Enterprise Management Incentive (EMI) schemes continue to be a popular and tax efficient way to motivate and retain key staff. But there are some important dos and don’ts. One mistake could put the tax treatment at risk and will cause problems when due diligence is carried out for a funding round or an exit (sale/listing).
So RM2 have helped put together this 12-point checklist.
- You can grant options to employees that meet the ‘working time’ requirement (25+ hours a week, or, if less, at least 75% of their working time). But you can’t use your EMI scheme for freelancers, consultants, or workers, nor employees who don’t meet the requirements.
- Use up-to-date documents that are fit for purpose. Don’t recycle old ones. Tax legislation and HMRC rules and guidance change. And remember to check performance / vesting conditions work for the business and staff and keep doing so – things change.
- Get the company valuation agreed with HMRC. This is not a legal requirement, but it’s strongly advised. Investors/buyers will ask for evidence when it comes to due diligence.
- Make sure documents are executed in the right format and keep accurate records of all option grants, changes to the scheme, etc. If you don’t have someone that knows what they’re doing, outsource to someone that does – it is not a simple admin task.
- Ensure the company is independent, and stays that way. Companies with a parent/ holding company won’t usually qualify for EMI. Nor will those with a corporate investor that imposes too much control, e.g. by way of veto rights or board control.
- Give staff FAQs and/or an explanation of how the scheme works, and point them in the direction of guidance, e.g. on HMRC’s website. But don’t give them financial or tax advice, that should be provided by someone independent.
- Don’t give away too much too soon. You’ll need to take future employees into account, especially key hires.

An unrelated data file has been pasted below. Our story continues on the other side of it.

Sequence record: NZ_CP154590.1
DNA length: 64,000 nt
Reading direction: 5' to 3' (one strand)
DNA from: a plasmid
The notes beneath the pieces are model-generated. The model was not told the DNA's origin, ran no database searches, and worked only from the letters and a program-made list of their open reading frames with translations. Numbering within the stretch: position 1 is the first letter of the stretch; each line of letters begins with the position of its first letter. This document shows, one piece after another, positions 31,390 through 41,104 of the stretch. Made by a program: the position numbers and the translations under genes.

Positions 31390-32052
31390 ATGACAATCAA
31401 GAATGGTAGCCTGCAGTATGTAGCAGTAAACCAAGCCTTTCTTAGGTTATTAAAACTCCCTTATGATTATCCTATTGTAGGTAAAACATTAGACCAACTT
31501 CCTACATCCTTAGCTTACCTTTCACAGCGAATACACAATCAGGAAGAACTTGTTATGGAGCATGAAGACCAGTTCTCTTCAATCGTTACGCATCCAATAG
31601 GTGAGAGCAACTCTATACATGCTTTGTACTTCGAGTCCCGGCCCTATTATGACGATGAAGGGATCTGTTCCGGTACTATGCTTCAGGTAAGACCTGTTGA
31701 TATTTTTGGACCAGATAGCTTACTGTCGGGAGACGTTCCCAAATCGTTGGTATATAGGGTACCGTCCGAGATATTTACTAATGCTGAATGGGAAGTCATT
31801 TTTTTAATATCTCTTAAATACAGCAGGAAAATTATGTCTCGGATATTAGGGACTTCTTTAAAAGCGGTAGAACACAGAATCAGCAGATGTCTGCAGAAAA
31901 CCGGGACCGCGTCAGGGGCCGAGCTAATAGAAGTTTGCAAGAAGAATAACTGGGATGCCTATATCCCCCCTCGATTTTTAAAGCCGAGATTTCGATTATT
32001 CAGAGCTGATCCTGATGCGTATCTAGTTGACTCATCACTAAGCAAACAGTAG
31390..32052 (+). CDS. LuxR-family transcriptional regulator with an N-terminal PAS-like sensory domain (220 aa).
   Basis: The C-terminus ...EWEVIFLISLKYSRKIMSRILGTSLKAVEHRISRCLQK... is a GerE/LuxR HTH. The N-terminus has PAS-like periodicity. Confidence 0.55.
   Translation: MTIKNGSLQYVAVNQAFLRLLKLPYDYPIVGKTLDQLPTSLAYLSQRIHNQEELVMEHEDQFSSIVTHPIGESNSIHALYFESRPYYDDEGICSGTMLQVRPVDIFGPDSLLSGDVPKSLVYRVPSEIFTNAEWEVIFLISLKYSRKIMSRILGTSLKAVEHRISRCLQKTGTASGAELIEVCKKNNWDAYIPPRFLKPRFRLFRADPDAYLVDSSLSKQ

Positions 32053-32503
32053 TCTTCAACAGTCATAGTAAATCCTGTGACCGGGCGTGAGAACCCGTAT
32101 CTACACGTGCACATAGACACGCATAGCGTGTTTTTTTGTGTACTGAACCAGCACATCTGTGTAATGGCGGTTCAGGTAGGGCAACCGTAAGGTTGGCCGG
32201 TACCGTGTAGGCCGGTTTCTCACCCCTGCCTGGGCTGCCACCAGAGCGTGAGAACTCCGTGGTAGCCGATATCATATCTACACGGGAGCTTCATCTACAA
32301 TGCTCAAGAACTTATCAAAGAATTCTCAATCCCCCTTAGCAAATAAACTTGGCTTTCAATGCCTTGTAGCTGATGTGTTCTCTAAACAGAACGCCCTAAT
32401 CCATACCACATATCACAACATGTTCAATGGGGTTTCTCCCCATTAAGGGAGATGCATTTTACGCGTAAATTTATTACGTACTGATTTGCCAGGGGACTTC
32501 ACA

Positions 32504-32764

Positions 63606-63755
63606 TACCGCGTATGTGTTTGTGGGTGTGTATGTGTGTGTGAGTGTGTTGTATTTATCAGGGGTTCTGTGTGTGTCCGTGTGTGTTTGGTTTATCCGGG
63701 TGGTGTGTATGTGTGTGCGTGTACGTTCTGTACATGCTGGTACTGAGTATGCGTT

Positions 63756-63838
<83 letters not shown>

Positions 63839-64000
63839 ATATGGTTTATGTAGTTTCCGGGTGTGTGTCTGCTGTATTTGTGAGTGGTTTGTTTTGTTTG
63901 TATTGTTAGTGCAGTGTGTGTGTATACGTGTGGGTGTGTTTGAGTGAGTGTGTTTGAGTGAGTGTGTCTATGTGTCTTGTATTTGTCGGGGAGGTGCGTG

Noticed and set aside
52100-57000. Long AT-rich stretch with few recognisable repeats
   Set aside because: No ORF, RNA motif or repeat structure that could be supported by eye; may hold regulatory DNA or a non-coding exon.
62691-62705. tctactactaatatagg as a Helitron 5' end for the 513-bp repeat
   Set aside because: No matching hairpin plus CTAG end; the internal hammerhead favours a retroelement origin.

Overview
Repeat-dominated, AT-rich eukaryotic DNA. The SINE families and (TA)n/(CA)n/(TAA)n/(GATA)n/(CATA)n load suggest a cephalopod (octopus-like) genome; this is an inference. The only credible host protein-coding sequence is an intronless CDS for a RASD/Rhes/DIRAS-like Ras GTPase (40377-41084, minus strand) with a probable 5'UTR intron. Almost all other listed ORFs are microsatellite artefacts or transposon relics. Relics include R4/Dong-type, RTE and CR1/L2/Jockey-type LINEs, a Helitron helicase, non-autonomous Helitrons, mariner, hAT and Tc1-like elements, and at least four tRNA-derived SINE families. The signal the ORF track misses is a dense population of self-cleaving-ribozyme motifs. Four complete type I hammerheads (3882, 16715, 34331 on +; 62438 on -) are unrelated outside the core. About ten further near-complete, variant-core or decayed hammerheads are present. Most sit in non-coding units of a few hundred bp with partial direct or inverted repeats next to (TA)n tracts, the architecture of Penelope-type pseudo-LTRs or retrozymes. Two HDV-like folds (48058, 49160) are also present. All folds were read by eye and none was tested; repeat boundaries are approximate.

- Don’t make promises about the value of options or the % ownership. The value will fluctuate over time, and the % will be diluted by future option grants and funding rounds. Otherwise, you could end up with a very disgruntled employee, and potentially a legal claim.
- Don’t recycle old option documents (so important – and common – we’re saying it twice!). And definitely don’t put options into employment agreements or even in an offer letter. It won’t work.
- Don’t forget to register options with HMRC. You must do this online within 92 days of the date of grant (next year this will change). And keep a record of the registration.
- Don’t forget that consents might be required for granting options and/or for grants above a certain limit – check your articles of association, investment/ shareholders agreement and any other relevant governance documents.
- Don’t forget that tax treatment can change. The 23/24 capital gains tax exemption is £6,000, but next tax year it will reduce to £3,000. The tax treatment of dividends is also changing – from £1,000 this year to £500 next year. Depending on the design of your EMI and the tax status of EMI participants, these changes may impact on employees.
LegalEdge works with specialist share plan advisers like RM2 Partnership. If you would like to discuss setting up an EMI Share Scheme or would like advice on your existing scheme you can get in touch with us on email@example.com